Security / December 19, 2017

The GigaSECURE Security Delivery Platform Exports More Details in IPFIX

For over two years, we at Plixer have been touting how Gigamon offers a solution that exports more details in IPFIX than any other vendor. Back in 2015, we discussed why traffic visibility improves security analytics. Next, when Gigamon stepped it up and started exporting DNS information in their flow export, we wrote about how to use their appliances to gain visibility into Akamai and Amazon AWS traffic. For visual folks, we posted a video on YouTube:

Click image to view “Gigamon + Plixer – Leveraging the Power of Network Visibility for Best-in-Class Security.”

In the last year, we have come to rely heavily on our in-house GigaSECURE® Security Delivery Platform to help us manage, secure and understand what is happening across our own network. When your team is ready to start collecting, reporting and analyzing the rich flows and metadata that your GigaSECURE Security Delivery Platform exports, there are several criteria to keep in mind when choosing a NetFlow and IPFIX traffic analytics system. A partial list includes:

  • Scale: If your organization plans to export greater than 40K flows per second, most vendors will claim that their solutions can easily handle this volume. The most important issue to consider is not the rate of data collection, but instead, the speed of reporting. Getting the flows into the database is the easy part; quickly pulling them out to provide a trend on traffic over time and displaying details on the top applications is the tough part. Speed of retrieval is what really matters. So, make sure you test this.
  • Flow sequence numbers: Are you sure the collector is saving and storing all the flows it receives? Plixer Scrutinizer® allows you to view the missed flow sequence numbers (MFSN) per exporting router. This is important because you need to know if flows are being dropped and, if so, whether the exporter, the network or the collector is dropping them.
  • Reporting and filtering: These two go hand and hand. To narrow down your analysis to a specific event, it’s key to change the report to get a different angle on the traffic patterns. Data filtering is a critical part of that process – with excluding and including certain IP addresses, ports and protocols as part of any troubleshooting effort. The ability to filter on any exported data element – for example, URL, hostname, latency, packet loss – will shorten the Mean-Time-To-Know (MTTK).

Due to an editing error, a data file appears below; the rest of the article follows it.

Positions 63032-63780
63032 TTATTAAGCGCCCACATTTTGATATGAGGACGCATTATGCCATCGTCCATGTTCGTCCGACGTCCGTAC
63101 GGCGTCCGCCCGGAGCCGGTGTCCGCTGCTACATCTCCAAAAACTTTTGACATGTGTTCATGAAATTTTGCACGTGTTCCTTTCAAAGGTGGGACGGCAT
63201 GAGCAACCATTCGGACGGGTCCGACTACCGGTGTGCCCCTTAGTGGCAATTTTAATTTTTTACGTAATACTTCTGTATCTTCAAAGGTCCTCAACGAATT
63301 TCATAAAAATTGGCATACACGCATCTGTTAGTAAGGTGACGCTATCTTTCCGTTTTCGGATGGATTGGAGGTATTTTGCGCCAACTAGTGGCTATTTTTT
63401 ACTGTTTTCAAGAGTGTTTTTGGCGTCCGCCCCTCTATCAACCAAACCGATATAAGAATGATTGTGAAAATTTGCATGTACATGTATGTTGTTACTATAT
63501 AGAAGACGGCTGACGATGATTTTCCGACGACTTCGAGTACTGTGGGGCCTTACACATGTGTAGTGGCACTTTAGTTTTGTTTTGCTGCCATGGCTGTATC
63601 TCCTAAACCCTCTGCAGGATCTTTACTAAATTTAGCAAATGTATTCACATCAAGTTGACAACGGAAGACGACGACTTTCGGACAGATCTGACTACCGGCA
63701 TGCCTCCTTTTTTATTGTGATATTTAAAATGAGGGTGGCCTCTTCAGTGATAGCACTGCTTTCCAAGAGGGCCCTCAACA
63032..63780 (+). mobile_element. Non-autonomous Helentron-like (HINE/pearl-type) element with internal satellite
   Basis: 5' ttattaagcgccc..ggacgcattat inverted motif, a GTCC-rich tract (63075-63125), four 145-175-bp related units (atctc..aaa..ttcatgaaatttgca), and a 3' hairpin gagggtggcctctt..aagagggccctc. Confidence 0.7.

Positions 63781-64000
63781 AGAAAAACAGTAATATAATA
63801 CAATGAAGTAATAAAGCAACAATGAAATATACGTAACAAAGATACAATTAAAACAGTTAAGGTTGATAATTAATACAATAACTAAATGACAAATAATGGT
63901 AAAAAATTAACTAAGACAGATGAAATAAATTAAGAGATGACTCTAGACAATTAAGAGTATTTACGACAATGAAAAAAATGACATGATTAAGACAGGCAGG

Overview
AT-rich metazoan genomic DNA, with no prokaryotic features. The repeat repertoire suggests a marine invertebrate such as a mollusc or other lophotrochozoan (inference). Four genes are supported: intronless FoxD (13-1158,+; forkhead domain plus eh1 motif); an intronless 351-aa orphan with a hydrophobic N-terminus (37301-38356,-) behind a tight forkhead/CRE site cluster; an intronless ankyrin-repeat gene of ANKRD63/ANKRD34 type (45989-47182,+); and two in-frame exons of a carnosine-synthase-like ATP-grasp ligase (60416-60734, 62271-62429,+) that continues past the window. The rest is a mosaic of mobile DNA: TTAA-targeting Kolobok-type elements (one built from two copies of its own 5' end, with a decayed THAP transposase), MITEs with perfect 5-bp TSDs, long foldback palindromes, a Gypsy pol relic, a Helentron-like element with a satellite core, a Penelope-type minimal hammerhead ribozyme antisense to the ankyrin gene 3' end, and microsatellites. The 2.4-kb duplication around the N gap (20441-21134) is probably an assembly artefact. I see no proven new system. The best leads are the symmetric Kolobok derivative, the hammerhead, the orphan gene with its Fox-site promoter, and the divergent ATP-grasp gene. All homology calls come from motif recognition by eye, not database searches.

• Distributed collection: Large-scale and diverse environments require a solution that supports the deployment of multiple collectors to help prevent traffic from plugging up WAN links. Reporting should allow for data accuracy and transparency across the distributed architecture. Scale and distributed collection allows the largest enterprises to collect millions of flows per second.
  • Metadata: The integration and correlation of flows with third-party data sources is paramount. Metadata from authentication systems allows us to associate usernames with IP addresses. Logs from the DNS allow systems to correlate Fully Qualified Domain Names (FQDNs) with IP addresses to resolve traffic to Amazon AWS or Akamai Technologies traffic.
  • An open approach: This goes hand and hand with gathering metadata from any vendor, but can also mean working with solutions, such as Grafana, which often require well-documented APIs.

Many other features play a major factor in selecting the ideal solution. If you need help deciding on the best NetFlow Analyzer for your organization, check out the Gigamon-Plixer joint solution brief.

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